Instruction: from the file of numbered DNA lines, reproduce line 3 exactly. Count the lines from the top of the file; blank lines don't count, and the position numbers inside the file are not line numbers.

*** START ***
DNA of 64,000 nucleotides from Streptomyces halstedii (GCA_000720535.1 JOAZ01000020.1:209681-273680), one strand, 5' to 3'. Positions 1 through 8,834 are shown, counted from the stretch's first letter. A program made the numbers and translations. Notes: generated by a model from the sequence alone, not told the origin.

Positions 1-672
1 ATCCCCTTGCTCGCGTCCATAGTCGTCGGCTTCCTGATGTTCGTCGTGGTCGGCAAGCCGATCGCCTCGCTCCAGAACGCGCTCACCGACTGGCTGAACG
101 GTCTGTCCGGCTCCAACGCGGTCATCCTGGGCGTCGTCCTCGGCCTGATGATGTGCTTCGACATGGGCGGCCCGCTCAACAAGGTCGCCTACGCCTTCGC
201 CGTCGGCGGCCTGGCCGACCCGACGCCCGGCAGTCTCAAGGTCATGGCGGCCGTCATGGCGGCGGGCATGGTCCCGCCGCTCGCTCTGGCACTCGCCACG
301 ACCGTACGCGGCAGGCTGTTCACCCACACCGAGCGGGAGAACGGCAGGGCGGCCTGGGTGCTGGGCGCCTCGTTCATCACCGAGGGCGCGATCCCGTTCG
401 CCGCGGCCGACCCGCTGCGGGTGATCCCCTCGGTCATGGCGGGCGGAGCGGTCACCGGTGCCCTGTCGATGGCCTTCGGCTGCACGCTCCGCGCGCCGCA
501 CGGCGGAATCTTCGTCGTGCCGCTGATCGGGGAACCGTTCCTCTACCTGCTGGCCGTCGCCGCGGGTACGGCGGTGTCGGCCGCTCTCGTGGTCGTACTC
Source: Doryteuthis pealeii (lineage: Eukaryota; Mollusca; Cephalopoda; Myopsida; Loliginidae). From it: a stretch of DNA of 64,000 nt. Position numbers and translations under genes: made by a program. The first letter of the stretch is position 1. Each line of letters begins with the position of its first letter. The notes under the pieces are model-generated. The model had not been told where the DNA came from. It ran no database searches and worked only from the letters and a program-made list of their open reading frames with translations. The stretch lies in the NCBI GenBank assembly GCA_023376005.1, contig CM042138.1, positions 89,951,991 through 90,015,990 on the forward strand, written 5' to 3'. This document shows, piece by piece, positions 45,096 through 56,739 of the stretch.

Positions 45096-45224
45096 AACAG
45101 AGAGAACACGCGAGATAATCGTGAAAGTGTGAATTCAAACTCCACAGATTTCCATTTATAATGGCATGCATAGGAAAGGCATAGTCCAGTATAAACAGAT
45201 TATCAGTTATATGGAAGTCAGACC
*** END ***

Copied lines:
1 ATCCCCTTGCTCGCGTCCATAGTCGTCGGCTTCCTGATGTTCGTCGTGGTCGGCAAGCCGATCGCCTCGCTCCAGAACGCGCTCACCGACTGGCTGAACG